The journalist at the centre of the Donald Trump tax return story has hit back at the President, suggesting he is guilty of a "fake tweet."
Mr Trump had suggested the tax return, published by MSNBC, was not authentic and said the story is merely "fake news."
The President also mocked the journalist who first obtained the document, David Cay Johnston, saying noone had ever heard of him.
However Johnston has now replied by Twitter, writing: "Gee, Donald, your White House confirmed my story. POTUS fake Tweet. Sad!"
The tax return shows Mr Trump's earnings and contributions for 2005. It revealed the president earned more than $150 million (£123 million) and paid $38 million (£31 million) to the government in tax.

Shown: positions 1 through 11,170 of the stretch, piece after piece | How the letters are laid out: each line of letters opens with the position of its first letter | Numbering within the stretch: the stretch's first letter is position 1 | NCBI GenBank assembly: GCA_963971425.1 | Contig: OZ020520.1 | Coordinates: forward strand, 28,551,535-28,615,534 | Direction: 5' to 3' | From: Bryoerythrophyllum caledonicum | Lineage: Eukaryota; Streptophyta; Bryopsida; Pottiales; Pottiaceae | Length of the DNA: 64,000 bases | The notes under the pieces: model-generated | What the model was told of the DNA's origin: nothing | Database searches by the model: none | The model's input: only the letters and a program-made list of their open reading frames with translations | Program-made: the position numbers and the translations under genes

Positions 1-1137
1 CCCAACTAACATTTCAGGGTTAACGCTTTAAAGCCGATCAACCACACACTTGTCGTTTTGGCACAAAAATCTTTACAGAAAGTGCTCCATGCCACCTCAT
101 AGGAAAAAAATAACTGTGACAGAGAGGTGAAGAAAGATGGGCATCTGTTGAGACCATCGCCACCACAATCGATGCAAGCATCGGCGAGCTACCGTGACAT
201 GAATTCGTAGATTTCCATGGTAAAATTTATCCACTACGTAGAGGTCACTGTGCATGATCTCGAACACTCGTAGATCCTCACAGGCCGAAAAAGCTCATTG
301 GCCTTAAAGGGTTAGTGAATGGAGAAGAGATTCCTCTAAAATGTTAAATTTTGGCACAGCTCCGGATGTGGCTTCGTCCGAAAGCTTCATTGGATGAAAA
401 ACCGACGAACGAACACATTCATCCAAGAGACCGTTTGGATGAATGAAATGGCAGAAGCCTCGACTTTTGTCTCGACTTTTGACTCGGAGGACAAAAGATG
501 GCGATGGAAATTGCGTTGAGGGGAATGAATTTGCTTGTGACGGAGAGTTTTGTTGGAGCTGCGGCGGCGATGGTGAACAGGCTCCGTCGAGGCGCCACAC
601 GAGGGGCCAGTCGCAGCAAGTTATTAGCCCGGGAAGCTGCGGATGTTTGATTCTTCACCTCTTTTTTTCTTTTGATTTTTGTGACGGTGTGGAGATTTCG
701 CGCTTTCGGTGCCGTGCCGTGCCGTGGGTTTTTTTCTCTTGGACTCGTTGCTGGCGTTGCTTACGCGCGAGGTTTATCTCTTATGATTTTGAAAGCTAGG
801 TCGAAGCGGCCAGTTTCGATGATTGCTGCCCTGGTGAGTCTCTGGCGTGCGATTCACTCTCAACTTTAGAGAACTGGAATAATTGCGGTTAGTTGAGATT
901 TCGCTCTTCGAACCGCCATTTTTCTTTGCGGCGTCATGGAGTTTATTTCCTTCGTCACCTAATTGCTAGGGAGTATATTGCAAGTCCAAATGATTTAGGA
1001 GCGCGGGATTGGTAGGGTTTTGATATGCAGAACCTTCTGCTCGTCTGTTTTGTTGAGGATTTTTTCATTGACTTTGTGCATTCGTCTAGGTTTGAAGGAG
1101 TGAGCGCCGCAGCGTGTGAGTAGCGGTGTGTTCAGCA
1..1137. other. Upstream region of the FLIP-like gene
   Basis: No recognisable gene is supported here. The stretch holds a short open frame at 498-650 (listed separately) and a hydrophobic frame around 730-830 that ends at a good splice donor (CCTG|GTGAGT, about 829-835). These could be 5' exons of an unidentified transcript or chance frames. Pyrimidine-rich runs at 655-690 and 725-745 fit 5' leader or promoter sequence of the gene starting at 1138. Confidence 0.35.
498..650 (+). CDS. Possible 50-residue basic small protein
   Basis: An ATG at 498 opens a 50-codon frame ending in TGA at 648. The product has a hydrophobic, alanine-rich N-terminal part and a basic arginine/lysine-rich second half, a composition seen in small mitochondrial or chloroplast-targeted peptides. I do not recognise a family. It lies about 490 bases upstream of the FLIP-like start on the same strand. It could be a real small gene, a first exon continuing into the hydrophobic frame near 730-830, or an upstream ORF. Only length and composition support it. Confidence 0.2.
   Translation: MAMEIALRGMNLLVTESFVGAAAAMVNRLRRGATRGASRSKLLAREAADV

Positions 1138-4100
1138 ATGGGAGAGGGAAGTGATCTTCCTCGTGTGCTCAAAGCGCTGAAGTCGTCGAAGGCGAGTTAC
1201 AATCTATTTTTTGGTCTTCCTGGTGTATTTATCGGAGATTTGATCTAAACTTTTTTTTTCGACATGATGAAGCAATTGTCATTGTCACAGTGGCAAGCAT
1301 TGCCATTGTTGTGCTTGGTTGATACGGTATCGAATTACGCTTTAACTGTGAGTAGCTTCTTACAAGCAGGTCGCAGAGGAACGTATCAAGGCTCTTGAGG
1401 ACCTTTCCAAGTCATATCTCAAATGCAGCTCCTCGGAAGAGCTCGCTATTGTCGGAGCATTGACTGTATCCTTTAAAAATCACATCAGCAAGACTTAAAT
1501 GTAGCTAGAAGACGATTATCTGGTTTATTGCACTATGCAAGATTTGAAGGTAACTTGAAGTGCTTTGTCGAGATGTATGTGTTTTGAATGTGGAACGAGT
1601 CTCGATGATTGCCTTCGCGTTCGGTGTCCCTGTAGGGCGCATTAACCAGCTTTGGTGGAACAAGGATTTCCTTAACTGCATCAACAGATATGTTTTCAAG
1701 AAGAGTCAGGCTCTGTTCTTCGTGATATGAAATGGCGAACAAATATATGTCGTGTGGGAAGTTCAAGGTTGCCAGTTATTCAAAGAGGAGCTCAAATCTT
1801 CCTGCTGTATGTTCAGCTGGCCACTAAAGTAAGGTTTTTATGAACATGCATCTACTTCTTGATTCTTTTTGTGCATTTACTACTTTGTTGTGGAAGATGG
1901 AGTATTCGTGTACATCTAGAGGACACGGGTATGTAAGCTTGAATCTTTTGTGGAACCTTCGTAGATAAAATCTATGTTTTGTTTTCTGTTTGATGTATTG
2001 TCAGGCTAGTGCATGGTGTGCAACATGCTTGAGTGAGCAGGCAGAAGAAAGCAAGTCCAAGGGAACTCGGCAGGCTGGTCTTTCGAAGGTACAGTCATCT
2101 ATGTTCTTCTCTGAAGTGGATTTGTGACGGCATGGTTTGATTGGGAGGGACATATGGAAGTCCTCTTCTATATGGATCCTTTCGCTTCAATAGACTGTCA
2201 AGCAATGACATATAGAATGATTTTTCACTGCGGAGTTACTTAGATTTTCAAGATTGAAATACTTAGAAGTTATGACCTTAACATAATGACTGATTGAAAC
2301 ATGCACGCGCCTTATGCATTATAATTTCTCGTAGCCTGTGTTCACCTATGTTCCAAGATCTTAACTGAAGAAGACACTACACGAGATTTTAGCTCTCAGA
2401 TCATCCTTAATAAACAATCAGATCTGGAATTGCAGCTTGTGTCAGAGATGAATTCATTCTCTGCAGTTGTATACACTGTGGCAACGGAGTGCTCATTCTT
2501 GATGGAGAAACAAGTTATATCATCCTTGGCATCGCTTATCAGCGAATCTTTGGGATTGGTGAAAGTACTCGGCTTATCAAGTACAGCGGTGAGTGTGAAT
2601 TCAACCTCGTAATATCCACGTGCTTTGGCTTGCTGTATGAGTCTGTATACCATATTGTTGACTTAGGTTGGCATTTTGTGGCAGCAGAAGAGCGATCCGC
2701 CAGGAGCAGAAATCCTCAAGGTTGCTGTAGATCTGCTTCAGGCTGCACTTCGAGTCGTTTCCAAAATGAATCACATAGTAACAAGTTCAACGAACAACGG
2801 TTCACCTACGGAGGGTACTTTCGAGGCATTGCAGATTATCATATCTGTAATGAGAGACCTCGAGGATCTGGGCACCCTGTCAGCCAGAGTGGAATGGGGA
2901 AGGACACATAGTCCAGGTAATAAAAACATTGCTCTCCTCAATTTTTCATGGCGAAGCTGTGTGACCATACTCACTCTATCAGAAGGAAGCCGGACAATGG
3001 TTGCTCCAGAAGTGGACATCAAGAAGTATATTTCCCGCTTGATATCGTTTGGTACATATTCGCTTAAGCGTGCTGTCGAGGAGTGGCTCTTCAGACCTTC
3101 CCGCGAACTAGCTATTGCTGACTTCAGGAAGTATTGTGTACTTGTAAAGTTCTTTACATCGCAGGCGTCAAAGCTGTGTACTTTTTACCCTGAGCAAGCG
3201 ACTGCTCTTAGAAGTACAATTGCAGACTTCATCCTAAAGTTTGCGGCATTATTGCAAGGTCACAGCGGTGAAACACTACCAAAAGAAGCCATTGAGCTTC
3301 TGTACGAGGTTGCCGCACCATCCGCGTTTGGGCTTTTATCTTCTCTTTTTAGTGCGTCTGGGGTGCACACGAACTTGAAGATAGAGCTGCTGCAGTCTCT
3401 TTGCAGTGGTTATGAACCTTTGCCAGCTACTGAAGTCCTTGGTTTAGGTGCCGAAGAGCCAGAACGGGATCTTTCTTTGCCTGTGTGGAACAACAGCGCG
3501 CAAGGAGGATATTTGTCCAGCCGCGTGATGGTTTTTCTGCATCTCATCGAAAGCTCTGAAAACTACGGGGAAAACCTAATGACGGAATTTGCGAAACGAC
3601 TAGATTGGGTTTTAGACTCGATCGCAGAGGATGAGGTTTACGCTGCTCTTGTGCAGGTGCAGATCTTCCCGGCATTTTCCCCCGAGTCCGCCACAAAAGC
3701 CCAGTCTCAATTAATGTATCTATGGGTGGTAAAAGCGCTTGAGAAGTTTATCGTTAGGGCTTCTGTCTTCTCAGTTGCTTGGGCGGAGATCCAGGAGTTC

MSNBC published two pages of the document, citing Johnston as the person who had supplied it.
During the election campaign, the President steadfastly refused to release his tax returns - breaking a long-held tradition for prospective occupants of the Oval Office.
He claimed he was under audit and had been advised not to release his tax returns, and consquently, little is known of his tax affairs.
As a result, the partial leak offers a glimpse into how the President conducted his affairs before taking office.
The White House has condemned the leak and MSNBC's subsequent publishing, which the latter has argued is in the public interest.
At the moment, President Trump has not responded, via statement or social media, to the leak.